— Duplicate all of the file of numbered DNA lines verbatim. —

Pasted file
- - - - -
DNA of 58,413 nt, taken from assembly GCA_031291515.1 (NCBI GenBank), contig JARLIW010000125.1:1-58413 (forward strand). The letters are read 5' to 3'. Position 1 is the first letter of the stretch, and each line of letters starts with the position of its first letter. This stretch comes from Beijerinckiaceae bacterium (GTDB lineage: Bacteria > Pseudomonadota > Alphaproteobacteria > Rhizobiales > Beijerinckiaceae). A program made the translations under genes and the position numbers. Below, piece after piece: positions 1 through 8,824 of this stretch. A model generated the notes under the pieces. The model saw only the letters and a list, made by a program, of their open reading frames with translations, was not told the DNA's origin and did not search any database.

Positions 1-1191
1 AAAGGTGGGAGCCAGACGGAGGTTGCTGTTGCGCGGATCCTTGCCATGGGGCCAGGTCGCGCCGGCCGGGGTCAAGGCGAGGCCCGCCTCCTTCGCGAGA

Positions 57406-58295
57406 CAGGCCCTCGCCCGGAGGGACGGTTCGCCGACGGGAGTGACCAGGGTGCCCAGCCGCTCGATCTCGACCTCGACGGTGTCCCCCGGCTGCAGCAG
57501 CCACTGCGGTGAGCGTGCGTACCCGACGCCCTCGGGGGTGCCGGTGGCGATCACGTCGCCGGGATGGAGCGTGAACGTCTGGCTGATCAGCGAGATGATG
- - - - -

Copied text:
DNA of 58,413 nt, taken from assembly GCA_031291515.1 (NCBI GenBank), contig JARLIW010000125.1:1-58413 (forward strand). The letters are read 5' to 3'. Position 1 is the first letter of the stretch, and each line of letters starts with the position of its first letter. This stretch comes from Beijerinckiaceae bacterium (GTDB lineage: Bacteria > Pseudomonadota > Alphaproteobacteria > Rhizobiales > Beijerinckiaceae). A program made the translations under genes and the position numbers. Below, piece after piece: positions 1 through 8,824 of this stretch. A model generated the notes under the pieces. The model saw only the letters and a list, made by a program, of their open reading frames with translations, was not told the DNA's origin and did not search any database.

Positions 1-1191
1 AAAGGTGGGAGCCAGACGGAGGTTGCTGTTGCGCGGATCCTTGCCATGGGGCCAGGTCGCGCCGGCCGGGGTCAAGGCGAGGCCCGCCTCCTTCGCGAGA

Positions 57406-58295
57406 CAGGCCCTCGCCCGGAGGGACGGTTCGCCGACGGGAGTGACCAGGGTGCCCAGCCGCTCGATCTCGACCTCGACGGTGTCCCCCGGCTGCAGCAG
57501 CCACTGCGGTGAGCGTGCGTACCCGACGCCCTCGGGGGTGCCGGTGGCGATCACGTCGCCGGGATGGAGCGTGAACGTCTGGCTGATCAGCGAGATGATG